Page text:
Mike Postle Accused of Dodging Legal Service in Poker Cheating Case

  • Plaintiffs' counsel tried to serve Postle in person at his home on January 3
  • Accused cheat refused to answer the door despite being spotted
  • Filing declares process server attempted but failed to serve court summons on five separate days
  • Formal supplemental filing accuses Postle of intentional avoidance of legal service
There were numerous unsuccessful attempts at serving Postle the summons accusing him of cheating during streamed “Stones Live” cash-game podcasts in 2018-2019. [Image: stonesgamblinghall.com]

Plaintiffs’ counsel files affidavit of attempted service

Accused poker cheat Mike Postle has now also been accused of dodging formal legal service in the lawsuit brought by nearly 100 defendants. The case accuses Postle of cheating during dozens of streamed “Stones Live” cash-game podcasts aired in 2018 and 2019.

Developments in the case had stalled in recent weeks for reasons now seemingly further explained. On January 5, 2020, plaintiffs’ counsel Maurice “Mac” B. Verstandig filed an affidavit of service declaring “summons returned executed”. This was accompanied by a sworn supplement describing the circumstances under which numerous attempts at serving the summons had been stymied.

The filing also explains a curious inclusion in legal extensions already granted to Postle’s two co-defendants, Justin Kuraitis and Kings Casino, the parent entity of the Sacramento-based Stones Gambling Hall.

Postle allegedly ignored doorbell for many minutes

Verstandig’s supplemental filing describes the great lengths to which he had gone to attempt to serve Postle with legal notice of the $10 million lawsuit.

Following the unsuccessful attempts, Verstandig took the matter into his own hands

During late December 2019, Verstandig’s firm had retained a process server to deliver the legal notice to Postle. However, the server was unable to reach Postle on five separate days: December 19, 22, 24, 29, and 30.

Following the unsuccessful attempts, Verstandig took the matter into his own hands. He wrote in his affidavit: “On Friday, January 3, 2020, at 9:21 pm local time, I approached the residence [street address redacted] in Antelope, California (the ‘House’), where I understand Michael L. Postle (‘Mr. Postle’ or the ‘Defendant’) to reside.”

Verstandig continued: “While at the House, I interchangeably knocked on the door and rang the door bell, announcing my presence, for a period of approximately eight (8) minutes, during which time I observed lights to be on the House, I observed a Lincoln MKX with California license plate [redacted] to be parked in the House’s driveway, and I heard noises emanate from inside of the House.”

After eight minutes of knocking and ringing the doorbell, Verstandig retreated to his own vehicle. He left his lights and engine off and continued to watch the house to see what would happen next.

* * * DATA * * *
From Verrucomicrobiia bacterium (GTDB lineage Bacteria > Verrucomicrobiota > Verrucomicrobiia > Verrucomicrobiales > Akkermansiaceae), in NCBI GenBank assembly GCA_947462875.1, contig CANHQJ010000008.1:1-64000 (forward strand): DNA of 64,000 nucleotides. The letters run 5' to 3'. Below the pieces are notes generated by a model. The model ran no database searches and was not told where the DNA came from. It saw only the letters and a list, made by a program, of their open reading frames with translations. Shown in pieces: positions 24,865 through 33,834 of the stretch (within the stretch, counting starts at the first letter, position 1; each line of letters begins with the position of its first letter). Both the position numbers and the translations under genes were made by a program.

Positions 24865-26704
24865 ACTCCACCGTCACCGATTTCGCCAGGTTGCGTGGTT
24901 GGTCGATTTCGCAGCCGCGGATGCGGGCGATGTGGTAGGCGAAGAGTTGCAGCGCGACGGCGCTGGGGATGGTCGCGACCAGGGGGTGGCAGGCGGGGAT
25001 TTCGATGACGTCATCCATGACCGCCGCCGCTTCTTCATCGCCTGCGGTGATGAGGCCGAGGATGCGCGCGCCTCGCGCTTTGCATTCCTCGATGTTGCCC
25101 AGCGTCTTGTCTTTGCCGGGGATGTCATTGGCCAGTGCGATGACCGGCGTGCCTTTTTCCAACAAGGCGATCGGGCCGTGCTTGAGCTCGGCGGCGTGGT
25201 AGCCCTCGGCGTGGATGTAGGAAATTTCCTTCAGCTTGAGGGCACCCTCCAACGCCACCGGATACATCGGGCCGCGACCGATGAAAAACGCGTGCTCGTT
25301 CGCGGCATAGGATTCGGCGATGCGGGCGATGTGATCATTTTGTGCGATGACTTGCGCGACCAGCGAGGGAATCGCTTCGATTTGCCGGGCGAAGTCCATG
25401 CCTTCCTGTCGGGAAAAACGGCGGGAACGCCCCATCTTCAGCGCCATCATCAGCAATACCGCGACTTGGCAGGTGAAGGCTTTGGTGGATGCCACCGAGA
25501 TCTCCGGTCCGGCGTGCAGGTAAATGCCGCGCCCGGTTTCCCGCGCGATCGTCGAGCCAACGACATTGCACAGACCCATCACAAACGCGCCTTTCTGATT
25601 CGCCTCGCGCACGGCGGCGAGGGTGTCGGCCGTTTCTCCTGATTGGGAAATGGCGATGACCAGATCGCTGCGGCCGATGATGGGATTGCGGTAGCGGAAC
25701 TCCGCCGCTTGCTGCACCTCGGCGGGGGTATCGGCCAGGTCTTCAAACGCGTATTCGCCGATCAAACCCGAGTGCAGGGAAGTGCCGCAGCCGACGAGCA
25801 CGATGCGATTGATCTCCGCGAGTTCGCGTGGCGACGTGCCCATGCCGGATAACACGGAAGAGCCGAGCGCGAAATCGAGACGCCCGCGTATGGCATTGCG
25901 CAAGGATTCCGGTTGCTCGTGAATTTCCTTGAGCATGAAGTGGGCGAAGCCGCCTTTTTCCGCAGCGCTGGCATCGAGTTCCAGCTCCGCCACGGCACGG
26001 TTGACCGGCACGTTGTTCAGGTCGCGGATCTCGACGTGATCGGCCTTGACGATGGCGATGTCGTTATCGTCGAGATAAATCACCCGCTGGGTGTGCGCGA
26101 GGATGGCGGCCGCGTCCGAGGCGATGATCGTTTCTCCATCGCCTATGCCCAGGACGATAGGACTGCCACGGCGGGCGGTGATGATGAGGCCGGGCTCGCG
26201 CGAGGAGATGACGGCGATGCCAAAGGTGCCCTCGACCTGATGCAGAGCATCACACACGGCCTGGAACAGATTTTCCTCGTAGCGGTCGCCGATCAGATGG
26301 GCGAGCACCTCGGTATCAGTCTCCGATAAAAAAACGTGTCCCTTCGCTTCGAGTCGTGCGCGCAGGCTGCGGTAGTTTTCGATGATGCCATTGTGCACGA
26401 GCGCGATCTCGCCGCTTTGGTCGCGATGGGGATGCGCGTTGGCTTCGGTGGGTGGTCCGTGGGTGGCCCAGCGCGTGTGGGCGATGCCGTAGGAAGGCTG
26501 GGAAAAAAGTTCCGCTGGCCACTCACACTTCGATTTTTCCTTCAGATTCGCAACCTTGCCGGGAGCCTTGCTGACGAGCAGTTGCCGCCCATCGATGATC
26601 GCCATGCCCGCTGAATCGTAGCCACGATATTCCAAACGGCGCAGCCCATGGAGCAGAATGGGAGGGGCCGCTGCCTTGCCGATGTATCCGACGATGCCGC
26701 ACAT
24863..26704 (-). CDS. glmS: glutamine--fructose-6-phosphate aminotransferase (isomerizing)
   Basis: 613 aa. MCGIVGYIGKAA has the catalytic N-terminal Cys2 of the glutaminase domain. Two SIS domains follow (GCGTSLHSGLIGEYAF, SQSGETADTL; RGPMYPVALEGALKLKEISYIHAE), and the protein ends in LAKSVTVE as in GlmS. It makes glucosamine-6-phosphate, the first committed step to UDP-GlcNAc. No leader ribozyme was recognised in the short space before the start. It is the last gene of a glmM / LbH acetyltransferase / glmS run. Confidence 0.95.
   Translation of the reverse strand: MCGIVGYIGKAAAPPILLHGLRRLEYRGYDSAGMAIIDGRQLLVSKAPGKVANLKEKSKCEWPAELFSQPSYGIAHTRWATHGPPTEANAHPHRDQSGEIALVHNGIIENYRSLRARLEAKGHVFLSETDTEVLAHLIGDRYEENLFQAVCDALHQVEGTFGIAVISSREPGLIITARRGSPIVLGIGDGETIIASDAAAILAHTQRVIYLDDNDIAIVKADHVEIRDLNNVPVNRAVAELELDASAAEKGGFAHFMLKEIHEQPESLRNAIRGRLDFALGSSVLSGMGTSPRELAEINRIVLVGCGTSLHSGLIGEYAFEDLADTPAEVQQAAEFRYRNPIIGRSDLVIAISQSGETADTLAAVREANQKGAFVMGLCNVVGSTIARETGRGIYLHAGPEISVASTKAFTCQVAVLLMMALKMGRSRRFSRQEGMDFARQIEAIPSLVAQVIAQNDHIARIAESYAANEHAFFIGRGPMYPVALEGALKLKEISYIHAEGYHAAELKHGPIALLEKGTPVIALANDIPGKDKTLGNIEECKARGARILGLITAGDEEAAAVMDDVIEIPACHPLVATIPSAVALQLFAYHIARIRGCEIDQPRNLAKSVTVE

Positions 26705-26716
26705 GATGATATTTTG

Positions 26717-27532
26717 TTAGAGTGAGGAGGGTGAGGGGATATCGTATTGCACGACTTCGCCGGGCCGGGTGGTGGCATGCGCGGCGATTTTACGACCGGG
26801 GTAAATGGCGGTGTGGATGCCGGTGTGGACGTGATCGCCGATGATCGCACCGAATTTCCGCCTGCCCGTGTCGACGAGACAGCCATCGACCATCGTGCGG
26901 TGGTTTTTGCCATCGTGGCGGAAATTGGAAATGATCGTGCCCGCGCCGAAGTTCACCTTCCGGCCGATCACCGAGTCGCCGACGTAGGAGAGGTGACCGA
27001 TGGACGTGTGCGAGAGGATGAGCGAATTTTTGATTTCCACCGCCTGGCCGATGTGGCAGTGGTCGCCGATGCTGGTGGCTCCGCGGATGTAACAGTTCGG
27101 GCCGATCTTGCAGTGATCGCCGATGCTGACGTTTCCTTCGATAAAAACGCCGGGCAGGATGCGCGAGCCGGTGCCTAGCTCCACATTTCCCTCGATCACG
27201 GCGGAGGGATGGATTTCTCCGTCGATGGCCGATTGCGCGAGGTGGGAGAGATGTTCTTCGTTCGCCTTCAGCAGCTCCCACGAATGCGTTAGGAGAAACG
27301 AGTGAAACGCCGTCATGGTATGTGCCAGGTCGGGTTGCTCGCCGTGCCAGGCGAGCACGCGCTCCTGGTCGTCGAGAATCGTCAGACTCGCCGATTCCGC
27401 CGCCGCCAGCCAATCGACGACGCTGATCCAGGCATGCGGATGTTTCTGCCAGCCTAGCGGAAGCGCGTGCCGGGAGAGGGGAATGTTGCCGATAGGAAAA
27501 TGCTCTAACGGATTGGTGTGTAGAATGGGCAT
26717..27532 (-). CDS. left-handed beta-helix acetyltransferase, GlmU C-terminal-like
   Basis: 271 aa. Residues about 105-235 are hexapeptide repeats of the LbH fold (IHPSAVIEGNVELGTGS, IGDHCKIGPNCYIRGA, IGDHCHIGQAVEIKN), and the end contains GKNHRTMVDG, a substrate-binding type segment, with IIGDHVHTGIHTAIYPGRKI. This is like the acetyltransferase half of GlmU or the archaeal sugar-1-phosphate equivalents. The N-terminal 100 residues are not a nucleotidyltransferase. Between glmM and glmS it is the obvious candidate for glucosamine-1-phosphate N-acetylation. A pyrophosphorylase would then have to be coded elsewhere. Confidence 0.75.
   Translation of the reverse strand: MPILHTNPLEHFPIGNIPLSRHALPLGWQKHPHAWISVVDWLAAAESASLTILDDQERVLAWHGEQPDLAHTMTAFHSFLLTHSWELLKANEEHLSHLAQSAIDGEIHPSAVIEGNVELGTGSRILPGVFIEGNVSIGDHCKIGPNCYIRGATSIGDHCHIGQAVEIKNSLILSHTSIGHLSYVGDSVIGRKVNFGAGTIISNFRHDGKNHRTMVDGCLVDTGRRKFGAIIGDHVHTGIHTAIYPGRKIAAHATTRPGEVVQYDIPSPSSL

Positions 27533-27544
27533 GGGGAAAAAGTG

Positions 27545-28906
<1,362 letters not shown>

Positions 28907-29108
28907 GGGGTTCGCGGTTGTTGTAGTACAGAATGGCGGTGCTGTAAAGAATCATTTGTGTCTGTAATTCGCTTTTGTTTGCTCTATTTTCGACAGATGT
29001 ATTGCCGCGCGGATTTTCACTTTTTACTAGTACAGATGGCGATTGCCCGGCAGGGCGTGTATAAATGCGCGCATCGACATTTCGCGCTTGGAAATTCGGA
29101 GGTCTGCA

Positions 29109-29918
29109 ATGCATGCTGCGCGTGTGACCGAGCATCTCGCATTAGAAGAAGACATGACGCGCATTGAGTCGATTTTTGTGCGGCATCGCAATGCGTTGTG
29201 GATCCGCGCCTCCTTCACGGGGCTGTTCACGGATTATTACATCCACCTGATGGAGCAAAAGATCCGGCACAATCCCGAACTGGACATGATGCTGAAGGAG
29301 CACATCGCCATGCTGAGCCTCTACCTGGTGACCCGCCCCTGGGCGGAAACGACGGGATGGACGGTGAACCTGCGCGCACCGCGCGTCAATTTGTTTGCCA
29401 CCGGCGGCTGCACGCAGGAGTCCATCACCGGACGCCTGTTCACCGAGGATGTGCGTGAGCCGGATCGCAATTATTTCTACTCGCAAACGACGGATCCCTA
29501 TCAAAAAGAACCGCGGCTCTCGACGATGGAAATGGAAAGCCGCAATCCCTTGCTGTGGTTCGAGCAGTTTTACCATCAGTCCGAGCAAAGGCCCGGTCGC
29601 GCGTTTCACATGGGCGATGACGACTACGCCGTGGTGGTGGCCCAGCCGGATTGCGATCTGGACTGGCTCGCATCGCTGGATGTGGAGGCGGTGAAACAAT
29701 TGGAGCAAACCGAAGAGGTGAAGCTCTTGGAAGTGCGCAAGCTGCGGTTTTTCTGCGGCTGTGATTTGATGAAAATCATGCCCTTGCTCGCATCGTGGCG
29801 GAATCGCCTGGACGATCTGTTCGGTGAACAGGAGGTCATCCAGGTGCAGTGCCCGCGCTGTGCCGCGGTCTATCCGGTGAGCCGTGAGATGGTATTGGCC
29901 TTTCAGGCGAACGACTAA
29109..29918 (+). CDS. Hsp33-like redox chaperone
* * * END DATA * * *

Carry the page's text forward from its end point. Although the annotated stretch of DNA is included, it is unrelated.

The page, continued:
As he described it: “I then saw a male, meeting the description of the Defendant (whose description I know from viewing myriad photographs, viewing dozens of video recordings, and one personal meeting prior to this litigation), inside the House, standing atop the stairwell.

I witnessed movements through a window curtain and noises drawing nearer to the door”

Verstandig added: “At this juncture, I returned to the door of the House, commenced to knock on the door and ring the doorbell interchangeably once again so as to announce my presence. I witnessed movements through a window curtain and noises drawing nearer to the door upon which I was knocking.”

The plaintiffs’ counsel proceeded to “[place] the summons and complaint in the above-referenced action between the security door and the front door of the House, calling out for the Defendant.

On returning to his car, he said: “I again witnessed movement inside the House, through windows affording a view of the upstairs portion of the House.”

Purported defense counsel ignored phone calls

Verstandig also described his attempts to serve Postle’s summons through William Portanova, the Sacramento attorney who described himself as defending Postle in a statement to a California news outlet.

Verstandig attested to having initially spoken with Portanova about accepting service on Postle’s behalf. At that time, according to Verstandig, Portanova “indicated he would confer with his client and get back to me.”

However, Portanova also stated that he was solely a criminal attorney, and that he did not represent Postle in any civil matter. The lawsuit against Postle and the others is indeed a civil case. According to Verstandig, Portanova failed to return at least three subsequent phone calls.

All that contributed to Verstandig’s filing, which accuses Postle “to be actively engaged in the avoidance of service.”

Verstandig based that conclusion on “Portanova’s failure to respond after speaking with the Defendant, the professional process server’s five (5) unsuccessful service attempts, the Defendant’s failure to respond to a litigation hold letter he was sent by me prior to this suit being filed, the severity of the allegations lodged against the Defendant herein, the nature of one or more ongoing criminal investigations into the Defendant’s behavior implicated herein, and the totality of the circumstances.”

The next step in the matter will be for the presiding judge in the case, US District Judge Morrison C. England, to assess whether the collected attempts, as is likely, constitute legal service. That will in turn start the clock on other matters in the case, likely forcing Postle to retain civil legal counsel and file an initial response.

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